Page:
Under certain circumstances, the federal government will cancel the remaining balance on your student loan bill. To qualify, you must meet certain criteria:
Low-income School Teachers
If you initiated a FFEL or Direct Loan after Oct. 1, 1998 and worked as a teacher for five years or more in an elementary or secondary school where the majority of students are considered low-income, the federal government may be willing to erase up to $17,500 of your student loan debt, including subsidized or unsubsidized loans. Teacher debt forgiveness is not available for PLUS loans. Some specialty teachers are also eligible.
Borrowers who work at certain public service jobs qualify for Direct Loan cancellation after ten years. Qualifying public service positions include emergency management, public health care facility nurses and nurse practitioners, police officers and firemen, military service people, social workers, librarians, and many other state or federal government jobs that focus on public service. Public service workers who work for ten years and make 120 payments are eligible under certain types of repayment plans. The Direct Loan must have been initiated after October 1, 2007 and the loan may not be in default.
Legal and Medical Students
Many law schools and medical schools will forgive debt to students who work on non-profit organizations. Terms vary, but in most cases, part of your loan will be canceled after working a specific length of time.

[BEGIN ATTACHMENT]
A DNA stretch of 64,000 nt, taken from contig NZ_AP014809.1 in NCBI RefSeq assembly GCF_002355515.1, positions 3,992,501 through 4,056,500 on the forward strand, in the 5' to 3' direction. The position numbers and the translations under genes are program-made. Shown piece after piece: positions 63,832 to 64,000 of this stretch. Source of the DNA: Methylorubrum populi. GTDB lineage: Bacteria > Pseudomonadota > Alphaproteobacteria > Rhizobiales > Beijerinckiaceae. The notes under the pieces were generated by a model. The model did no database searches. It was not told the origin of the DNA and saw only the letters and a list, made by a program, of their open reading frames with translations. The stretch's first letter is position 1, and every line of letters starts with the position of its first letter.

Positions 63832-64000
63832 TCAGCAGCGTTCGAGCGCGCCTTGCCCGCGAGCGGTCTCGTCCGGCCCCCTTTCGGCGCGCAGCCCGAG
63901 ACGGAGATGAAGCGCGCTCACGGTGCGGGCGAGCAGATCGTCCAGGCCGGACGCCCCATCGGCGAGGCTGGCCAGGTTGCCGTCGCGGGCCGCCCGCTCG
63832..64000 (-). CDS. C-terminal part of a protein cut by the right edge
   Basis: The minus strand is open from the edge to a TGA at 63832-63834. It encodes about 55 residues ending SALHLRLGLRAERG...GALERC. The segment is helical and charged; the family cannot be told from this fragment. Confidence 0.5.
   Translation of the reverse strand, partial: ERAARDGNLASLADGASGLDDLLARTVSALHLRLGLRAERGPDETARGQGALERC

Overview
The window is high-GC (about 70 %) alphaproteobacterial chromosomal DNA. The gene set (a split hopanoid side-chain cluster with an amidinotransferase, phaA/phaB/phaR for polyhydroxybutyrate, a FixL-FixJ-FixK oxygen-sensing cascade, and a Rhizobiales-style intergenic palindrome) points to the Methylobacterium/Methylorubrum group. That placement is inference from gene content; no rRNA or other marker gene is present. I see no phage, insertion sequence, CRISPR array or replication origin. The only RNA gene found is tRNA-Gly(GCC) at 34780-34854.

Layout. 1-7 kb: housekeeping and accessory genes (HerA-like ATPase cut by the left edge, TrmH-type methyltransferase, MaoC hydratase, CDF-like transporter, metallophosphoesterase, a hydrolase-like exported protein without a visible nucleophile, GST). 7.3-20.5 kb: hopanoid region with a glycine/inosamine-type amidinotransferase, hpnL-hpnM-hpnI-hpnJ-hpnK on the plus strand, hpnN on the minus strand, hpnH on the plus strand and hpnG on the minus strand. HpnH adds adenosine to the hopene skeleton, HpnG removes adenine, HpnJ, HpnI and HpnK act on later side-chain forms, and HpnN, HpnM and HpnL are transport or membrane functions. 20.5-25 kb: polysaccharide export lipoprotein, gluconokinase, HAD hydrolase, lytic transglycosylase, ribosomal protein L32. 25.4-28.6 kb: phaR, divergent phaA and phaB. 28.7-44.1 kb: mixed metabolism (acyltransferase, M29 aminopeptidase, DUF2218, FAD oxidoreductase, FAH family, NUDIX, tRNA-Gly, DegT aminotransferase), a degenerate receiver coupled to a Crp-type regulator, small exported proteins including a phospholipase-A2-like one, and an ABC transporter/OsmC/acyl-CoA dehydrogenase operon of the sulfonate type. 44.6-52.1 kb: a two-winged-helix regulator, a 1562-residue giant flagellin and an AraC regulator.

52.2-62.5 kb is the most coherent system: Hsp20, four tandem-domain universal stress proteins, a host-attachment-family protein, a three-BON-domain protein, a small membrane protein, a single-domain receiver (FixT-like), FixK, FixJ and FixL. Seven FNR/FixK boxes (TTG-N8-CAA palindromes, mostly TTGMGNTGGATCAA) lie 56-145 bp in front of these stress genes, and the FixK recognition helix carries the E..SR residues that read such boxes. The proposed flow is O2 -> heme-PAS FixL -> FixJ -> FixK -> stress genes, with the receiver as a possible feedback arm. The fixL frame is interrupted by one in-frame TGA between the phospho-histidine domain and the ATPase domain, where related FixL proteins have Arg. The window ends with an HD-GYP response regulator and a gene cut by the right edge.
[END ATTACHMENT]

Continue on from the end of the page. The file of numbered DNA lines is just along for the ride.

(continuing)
If the school you attended did not deliver as promised, you may be eligible for student loan forgiveness. Eligible criteria include the school closing before or immediately after your studies are finished, malfeasance, like forgery of your signature or other identity theft, or if the school withholds a refund after you withdraw.
If you are dissatisfied with the school or your education, don’t graduate, can’t find work, you still have to repay your student loans.
Bankruptcy, Disability, and Death
If you become permanently disabled or you die, your debt is canceled. You or your survivors must provide documentation of permanent disability or death, then the government will not expect your family to pay.
If you declare bankruptcy, in most cases you will still be obligated to pay your student loans. If you can prove that making the payments will cause financial hardship, you may be able to get student loans discharged in bankruptcy.